• London’s famous statues come to life
• Intelligent primates teach a young woman how to tell stories
• An ancient African technology is rediscovered…
‘Please Feed Motion’ (2011) by Irenosen Okojie (Nigeria/UK)
‘How Nnedi got Her Curved Spine’ (2012) by Nnedi Okorafor (Nigeria/USA)
‘The Writing in the Stars’ (2015) by Jonathan Dotse (Ghana)
‘Mother’s Love’ (2015) by Dayo Ntwari (Nigeria/Rwanda)
The stories in this section show the great importance of workshops, awards and pioneering editors in the development of African SFF.
Irenosen Okojie’s story ‘Please Feed Motion’ first appeared (in a slightly different version) in Jungle Jim, issue 4 in 2011. Jungle Jim is a pioneering print journal from South Africa. The editor Jenna Bass had the odd notion that fiction should be fun so she published adventure stories, horror, crime, even science fiction. Jenna hunted down writers she had seen, sometimes in blogs, and asked them for stories. One of the authors Jenna says she is proudest of publishing is Irenosen.
This unusual story set in London is about the statue of Eros in Piccadilly Circus coming to life – followed by the statue of Charlie Chaplin. So who says African speculative fiction has to be about Africa?
Irenosen’s story helps showcase the perhaps disproportionate role taken by women in African SFF. They are outnumbered in terms of publications by the men, but in terms of respect and profile, the field could be said to be almost dominated by women – Lauren Beukes, Sofia Samatar, of course Nnedi Okorafor. The writer Irenosen most reminds me of, however, is the award-winning Helen Oyeyemi.
Both women are of Nigerian extraction living in the UK. Both write work that is impossible to define, always unexpected, never remotely fitting into any expectation about what African fiction should be. I would describe both of them as being literary writers with a fantastical edge.
No anthology of African SFF could do its job without a story from Nnedi Okorafor, someone who is acknowledged in Africa as being both a major literary figure and a writer of SFF.
This story ‘How Nnedi got her Curved Spine’ exemplifies several things at once.
First, it is a piece of traditional belief speculation that is an origin myth for Nnedi’s own writing career, and as such is a kind of dream image of the rise of African speculative fiction itself. It is a piece of life-writing in fantasy – an unusual form I would like to see more of. It is also an example of the importance of publishing venues in the rise of African speculative fiction, in this case StoryTime.
StoryTime started as a weekly online magazine. In 2010 its first anthology came out in both print and e-book formats as African Roar, which became an annual anthology. Nnedi’s story came out in African Roar 2012. The series was edited by Ivor Hartmann and may have laid the foundation for his AfroSF series of anthologies, the first of which, published in 2013, established beyond any doubt that Africans were indeed writing SFF – a lot of it.
Often, the first thing Western writers want to do to ‘help‘ African writing is set up a writing workshop.
Can I reassure Western writers and editors that many African countries have a bounty of writing workshops? In Malawi, the regular workshops run by Shadreck Chikoti, in Nigeria, the Farafina workshops run by Chimimanda Ngozi Adichie and Binyavanga Wainana as well as those at the Ake Festival, in Uganda Femrite and Writivism and in Kenya, StoryMoja, Kwani and Jalada (and Jalada travels all over Africa)…the list goes on.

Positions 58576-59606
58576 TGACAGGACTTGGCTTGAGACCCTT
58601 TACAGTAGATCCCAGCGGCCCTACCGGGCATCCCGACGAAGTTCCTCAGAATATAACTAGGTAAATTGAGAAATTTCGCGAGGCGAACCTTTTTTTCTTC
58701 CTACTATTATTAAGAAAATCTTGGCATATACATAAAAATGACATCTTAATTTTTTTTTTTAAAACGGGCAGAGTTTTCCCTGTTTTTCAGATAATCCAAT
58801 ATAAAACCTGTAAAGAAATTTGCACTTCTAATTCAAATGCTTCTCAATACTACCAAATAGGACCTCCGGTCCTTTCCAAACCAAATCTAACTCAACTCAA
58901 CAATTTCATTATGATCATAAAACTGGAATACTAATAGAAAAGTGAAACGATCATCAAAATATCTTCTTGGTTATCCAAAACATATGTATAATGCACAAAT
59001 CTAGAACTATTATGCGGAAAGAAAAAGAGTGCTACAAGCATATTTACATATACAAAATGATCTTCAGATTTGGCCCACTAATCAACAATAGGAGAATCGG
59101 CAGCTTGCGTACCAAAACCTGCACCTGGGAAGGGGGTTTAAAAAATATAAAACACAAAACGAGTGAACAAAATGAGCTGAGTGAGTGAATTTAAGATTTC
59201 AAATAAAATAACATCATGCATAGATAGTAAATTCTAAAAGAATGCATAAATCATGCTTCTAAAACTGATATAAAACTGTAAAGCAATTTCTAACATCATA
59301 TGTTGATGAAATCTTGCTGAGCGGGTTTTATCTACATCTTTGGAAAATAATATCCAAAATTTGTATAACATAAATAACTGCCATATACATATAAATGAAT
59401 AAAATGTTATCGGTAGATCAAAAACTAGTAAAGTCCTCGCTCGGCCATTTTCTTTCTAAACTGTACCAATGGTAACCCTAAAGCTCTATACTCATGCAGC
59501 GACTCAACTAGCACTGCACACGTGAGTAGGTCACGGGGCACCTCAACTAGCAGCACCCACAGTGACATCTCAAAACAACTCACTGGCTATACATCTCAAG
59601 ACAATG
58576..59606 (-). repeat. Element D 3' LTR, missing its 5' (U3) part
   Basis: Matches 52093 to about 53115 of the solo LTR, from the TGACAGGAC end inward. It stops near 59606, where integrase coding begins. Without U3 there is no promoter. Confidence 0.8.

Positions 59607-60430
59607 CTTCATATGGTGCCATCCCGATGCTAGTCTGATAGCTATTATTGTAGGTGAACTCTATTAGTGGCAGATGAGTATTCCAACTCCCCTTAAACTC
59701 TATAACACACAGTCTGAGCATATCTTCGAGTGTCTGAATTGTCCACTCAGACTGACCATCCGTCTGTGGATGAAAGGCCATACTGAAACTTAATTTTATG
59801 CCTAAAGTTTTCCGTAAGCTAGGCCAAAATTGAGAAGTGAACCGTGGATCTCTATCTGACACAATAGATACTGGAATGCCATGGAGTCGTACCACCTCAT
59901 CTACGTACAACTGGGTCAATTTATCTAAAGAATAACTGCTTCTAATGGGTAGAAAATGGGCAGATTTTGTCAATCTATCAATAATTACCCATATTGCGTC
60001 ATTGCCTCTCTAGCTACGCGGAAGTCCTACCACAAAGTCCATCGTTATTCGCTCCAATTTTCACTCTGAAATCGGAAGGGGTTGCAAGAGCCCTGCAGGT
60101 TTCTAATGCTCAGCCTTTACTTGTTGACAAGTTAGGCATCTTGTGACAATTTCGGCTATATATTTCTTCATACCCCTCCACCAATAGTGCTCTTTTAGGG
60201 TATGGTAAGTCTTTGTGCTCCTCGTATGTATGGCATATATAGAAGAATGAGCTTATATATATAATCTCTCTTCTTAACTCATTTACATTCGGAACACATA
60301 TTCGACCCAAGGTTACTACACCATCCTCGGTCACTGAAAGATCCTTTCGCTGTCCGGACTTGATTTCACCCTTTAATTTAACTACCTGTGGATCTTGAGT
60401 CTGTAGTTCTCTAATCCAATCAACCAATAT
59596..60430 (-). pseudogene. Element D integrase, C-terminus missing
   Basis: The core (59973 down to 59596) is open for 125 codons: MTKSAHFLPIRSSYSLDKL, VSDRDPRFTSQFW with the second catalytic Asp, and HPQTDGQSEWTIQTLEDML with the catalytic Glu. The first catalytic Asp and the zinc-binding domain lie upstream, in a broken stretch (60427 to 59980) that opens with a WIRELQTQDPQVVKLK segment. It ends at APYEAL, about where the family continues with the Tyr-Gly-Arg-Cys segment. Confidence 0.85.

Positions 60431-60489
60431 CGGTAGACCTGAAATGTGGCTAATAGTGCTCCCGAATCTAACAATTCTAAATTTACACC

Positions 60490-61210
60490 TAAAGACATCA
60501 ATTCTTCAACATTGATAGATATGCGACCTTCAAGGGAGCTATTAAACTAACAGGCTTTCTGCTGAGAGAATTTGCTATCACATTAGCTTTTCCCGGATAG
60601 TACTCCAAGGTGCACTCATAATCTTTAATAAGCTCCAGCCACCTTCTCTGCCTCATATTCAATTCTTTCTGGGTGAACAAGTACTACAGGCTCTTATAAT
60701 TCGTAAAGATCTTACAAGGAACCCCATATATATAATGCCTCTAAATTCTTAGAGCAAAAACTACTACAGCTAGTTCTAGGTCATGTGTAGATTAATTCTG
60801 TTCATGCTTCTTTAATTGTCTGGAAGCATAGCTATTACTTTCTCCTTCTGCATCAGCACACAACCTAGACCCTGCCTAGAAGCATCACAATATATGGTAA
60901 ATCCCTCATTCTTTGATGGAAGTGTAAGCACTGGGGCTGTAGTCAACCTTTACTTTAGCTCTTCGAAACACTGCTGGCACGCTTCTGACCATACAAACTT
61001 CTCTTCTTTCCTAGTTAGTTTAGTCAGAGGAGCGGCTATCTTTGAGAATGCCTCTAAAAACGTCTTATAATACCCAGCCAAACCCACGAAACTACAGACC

The workshops and prizes blur into publishing opportunities. The Farafina Workshop publishes anthologies of related work. The Caine Prize runs a workshop in Africa and that results in an anthology that publishes new invited writers alongside the nominated stories. Short Story Day Africa is both a competition and an anthology. Many writers first see their work in print as the result of a contest or a workshop. The downside is said by Africans (Dilman Dila for one) to be that some people write to win awards rather than for readers.
Jonathan Dotse’s story ‘Writing in the Stars’ was developed at a Caine Prize Workshop and published in that year’s Caine Prize anthology. It intercuts a colourfully realized past with future research efforts to decode an ancient book. Moving back and forth from Africa’s past into the future, combining elements of fantasy with science fiction is something other writers like Wole Talabi and Dilman Dila have also done. The effect is to reclaim the narrative of African history as whole.
Another Dotse story ‘Virus’ is linked to from the page 21 Tomorrow, which links to 21 stories available on blogs or webzines. ‘Virus,’ like ‘Please Feed Motion’ was first published in Jungle Jim – but is now available online from Dotse’s own blog www.afrocyberpunk.com. From 2010 this blog – started when Dotse was 19 years old – played a pivotal role in highlighting and establishing SFF in Africa.
Blogs, as we shall see later, played a key role in providing a place for young Africans to get their work to an audience outside the people who knew them.
Dayo Ntiwari’s ‘Mother’s Love’ was shortlisted for the Short Story Day Africa Prize for 2015. The call for submissions to the competition asked for stories based on the theme of ‘water’.
Cat Hellisen won the overall prize with another fantasy Worme Bridge, available for you to read online for free. Both stories were first published in the resulting SSDA anthology Water.
Ntwari’s vivid fantasy combines far future dystopia with wondrous traditional belief speculation. It also delivers a dream image of patriarchy, how powerful men can leave behind unwanted sons to be raised by impoverished, abandoned mothers. The story is as good a summation as I’ve seen of how patriarchy and poverty march in lock step – while being a tale of gods and politics.